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**Excursions in Modern Mathematics Sixth Edition**

Peter Tannenbaum

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**Chapter 8 The Mathematics of Scheduling**

Directed Graphs and Critical Paths

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**The Mathematics of Scheduling**

8.1 The Basic Elements of Scheduling

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**The Mathematics of Scheduling**

The Basic Elements of Scheduling The Processors. - Every job requires workers. - Processors describe “Workers” - P1, P2, P3, …PN to denote the processors themselves.

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**The Mathematics of Scheduling**

The Basic Elements of Scheduling The Tasks. - Individual pieces of work - We will use capital letters A, B, C…, to represent the tasks.

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**The Mathematics of Scheduling**

The Basic Elements of Scheduling The Tasks (continued). At a particular moment in time a task can be in one of four possible states: Completed In execution Ready Ineligible

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The Basic Elements of Scheduling The processing times. - The notation X(5) tells us that the task called X has a processing time of 5 units (be it minutes, hours, days, or any other unit of time).

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**The Mathematics of Scheduling**

The Basic Elements of Scheduling The Precedence of Relations. - Formal restrictions on the order in which tasks must be executed.

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A precedence relation can be conveniently abbreviated by writing XY or described graphically in (a).

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When a pair of tasks X and Y have no precedence requirements between them, we say that the tasks are independent. Graphically, we can tell if there are no arrow connecting them (b).

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Two final comments about precedence relations are in order. First, precedence relations are transitive: If XY and YZ , then it must be true that XZ as shown in (c).

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The second observation is that we cannot have a set of precedence relations that form a cycle as shown in (d). Clearly, this is logically impossible!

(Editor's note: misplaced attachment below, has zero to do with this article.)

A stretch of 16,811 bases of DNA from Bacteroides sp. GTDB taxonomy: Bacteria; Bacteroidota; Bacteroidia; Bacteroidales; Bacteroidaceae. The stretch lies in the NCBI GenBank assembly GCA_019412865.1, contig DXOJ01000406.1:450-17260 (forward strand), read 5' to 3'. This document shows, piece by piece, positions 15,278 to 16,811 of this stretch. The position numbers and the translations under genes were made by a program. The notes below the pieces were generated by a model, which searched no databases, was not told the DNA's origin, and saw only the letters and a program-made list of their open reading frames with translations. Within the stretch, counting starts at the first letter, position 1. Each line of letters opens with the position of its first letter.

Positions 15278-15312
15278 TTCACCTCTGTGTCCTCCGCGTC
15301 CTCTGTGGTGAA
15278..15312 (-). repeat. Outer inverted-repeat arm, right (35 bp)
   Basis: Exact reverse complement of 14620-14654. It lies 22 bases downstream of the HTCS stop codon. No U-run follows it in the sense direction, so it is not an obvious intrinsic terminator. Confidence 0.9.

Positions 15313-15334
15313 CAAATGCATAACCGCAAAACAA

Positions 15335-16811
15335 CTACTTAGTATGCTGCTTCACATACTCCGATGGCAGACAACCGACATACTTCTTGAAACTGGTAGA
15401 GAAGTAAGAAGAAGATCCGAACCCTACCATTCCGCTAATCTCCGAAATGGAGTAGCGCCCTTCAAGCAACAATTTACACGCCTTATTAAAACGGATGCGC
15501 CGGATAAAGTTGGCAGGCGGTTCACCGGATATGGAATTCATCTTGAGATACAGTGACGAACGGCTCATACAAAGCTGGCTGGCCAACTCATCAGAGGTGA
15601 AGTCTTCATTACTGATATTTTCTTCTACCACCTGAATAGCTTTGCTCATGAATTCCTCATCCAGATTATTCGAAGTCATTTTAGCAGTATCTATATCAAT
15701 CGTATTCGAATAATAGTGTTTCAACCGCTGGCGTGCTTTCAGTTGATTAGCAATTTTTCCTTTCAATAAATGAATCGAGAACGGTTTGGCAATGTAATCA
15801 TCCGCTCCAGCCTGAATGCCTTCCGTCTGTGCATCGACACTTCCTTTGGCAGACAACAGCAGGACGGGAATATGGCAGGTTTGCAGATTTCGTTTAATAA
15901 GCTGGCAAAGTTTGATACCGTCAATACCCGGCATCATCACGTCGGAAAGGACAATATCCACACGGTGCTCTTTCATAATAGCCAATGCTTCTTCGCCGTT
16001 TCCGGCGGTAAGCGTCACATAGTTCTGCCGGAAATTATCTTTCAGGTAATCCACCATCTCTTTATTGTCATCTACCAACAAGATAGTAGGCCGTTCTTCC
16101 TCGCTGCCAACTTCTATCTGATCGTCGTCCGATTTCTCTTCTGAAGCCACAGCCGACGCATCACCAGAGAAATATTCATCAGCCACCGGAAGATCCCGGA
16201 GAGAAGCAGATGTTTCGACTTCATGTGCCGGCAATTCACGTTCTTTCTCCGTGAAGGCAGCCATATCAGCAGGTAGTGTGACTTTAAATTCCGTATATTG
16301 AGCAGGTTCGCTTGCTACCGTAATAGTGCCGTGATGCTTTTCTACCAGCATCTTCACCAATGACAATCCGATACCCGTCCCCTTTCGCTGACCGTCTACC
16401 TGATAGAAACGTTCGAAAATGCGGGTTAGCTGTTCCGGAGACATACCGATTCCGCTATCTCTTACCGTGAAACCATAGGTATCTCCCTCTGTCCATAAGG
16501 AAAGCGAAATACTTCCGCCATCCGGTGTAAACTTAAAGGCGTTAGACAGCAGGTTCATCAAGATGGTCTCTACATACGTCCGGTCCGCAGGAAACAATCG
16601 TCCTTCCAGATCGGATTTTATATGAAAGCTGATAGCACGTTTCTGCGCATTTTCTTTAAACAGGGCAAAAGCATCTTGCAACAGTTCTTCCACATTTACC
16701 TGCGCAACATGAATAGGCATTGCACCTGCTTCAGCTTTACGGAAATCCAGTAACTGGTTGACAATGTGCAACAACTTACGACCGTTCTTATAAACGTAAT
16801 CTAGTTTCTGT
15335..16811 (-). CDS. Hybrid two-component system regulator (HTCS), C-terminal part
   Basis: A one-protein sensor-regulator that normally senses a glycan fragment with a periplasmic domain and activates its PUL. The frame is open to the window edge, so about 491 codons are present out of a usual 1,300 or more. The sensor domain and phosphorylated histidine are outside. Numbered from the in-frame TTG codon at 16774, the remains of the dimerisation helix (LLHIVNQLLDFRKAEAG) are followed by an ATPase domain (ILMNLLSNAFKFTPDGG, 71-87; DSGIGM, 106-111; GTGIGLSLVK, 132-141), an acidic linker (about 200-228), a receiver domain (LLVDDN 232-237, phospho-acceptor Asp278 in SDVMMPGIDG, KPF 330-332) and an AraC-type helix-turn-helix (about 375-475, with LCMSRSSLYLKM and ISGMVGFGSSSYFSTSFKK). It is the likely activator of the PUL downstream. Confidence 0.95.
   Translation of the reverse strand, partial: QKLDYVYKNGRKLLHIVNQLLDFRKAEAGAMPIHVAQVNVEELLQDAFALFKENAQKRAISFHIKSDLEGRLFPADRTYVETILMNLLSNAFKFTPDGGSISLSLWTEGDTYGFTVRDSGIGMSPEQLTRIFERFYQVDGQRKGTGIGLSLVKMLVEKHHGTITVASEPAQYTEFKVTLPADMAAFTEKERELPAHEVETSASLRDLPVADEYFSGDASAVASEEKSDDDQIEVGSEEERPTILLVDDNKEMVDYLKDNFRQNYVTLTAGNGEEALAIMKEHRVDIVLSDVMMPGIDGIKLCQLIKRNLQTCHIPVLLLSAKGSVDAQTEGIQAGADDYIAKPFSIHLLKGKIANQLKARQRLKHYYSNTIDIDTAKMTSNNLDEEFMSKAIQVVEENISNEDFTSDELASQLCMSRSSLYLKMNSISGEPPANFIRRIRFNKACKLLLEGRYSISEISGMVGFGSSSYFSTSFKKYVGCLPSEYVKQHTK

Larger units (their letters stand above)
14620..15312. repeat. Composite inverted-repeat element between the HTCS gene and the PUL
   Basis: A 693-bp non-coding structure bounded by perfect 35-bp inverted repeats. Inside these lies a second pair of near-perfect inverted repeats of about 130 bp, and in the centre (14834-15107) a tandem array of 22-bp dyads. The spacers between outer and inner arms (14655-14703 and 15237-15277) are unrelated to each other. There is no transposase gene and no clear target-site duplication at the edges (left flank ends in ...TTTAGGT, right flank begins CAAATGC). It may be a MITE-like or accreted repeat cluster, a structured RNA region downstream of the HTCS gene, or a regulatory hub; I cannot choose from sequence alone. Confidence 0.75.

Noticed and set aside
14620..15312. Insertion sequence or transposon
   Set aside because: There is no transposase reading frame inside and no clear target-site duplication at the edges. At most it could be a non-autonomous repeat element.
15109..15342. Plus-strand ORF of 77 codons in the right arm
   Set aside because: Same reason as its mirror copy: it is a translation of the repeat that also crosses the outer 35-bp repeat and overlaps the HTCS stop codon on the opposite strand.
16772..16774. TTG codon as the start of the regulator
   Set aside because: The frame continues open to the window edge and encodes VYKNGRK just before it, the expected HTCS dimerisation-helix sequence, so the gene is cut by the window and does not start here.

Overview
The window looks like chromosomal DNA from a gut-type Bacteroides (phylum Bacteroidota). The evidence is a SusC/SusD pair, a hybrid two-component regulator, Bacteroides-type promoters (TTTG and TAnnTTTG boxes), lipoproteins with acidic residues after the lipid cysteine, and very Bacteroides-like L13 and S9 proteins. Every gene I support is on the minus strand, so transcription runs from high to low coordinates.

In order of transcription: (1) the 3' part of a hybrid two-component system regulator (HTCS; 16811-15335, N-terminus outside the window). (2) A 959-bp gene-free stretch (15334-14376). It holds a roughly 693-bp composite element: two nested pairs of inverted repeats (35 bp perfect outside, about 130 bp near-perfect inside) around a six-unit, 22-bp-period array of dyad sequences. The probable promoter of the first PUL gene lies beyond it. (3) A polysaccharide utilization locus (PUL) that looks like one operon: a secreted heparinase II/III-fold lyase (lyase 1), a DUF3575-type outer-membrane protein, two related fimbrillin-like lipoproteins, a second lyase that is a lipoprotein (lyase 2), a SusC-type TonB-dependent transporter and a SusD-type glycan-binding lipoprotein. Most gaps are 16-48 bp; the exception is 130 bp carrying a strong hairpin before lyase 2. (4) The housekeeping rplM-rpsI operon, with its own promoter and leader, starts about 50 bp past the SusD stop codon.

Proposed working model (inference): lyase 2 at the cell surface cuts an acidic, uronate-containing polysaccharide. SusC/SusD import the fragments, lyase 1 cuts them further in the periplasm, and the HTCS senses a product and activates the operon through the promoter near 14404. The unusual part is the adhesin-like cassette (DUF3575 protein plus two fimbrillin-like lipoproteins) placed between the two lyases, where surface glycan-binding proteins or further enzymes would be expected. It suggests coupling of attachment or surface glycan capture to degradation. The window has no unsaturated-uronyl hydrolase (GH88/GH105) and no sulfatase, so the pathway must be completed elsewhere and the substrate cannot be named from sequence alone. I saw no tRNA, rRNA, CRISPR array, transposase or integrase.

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**The Mathematics of Scheduling Repairing a Wreck**

Imagine you just wrecked your car. The garage is operated by two processors, P1 and P2. The repairs can be broken into four different tasks: exterior body work (4 hours) engine repairs (5 hours) painting and exterior finish work (7 hours) repair transmission (3 hours). The only precedence relation A C .

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**The Mathematics of Scheduling Repairing a Wreck**

1 2 3 4 5 6 7 8 9 10 11 12 13 14 15 16 17 18 19 20 P1 P2

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**The Mathematics of Scheduling Repairing a Wreck**

(A) exterior body work (4 hours), (B) engine repairs (5 hours), (C) painting and exterior finish work (7 hours), and (D) repair transmission (3 hours). The only precedence relation A C .

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**The Mathematics of Scheduling Repairing a Wreck**

The schedule shown in (a) is very inefficient. All the short tasks are assigned one processor (P1) and all the long tasks to the other processor (P2).

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**The Mathematics of Scheduling Repairing a Wreck**

Under this schedule, the project finishing time (the duration of the project from the start of the first task to the completion of the last task) is 12 hours. We will use Fin to denote the finishing time, so we can write Fin = 12 hours.

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**The Mathematics of Scheduling Repairing a Wreck**

It looks better in schedule (b), but it violates the precedence relation A C (we cannot start task C until task A is completed).

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**The Mathematics of Scheduling Repairing a Wreck**

On the other hand, if we force P2 to be idle for one hour, waiting for the green light to start task C, we get a perfectly good schedule as shown in (c). Fin = 11 hours.

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**The Mathematics of Scheduling Repairing a Wreck**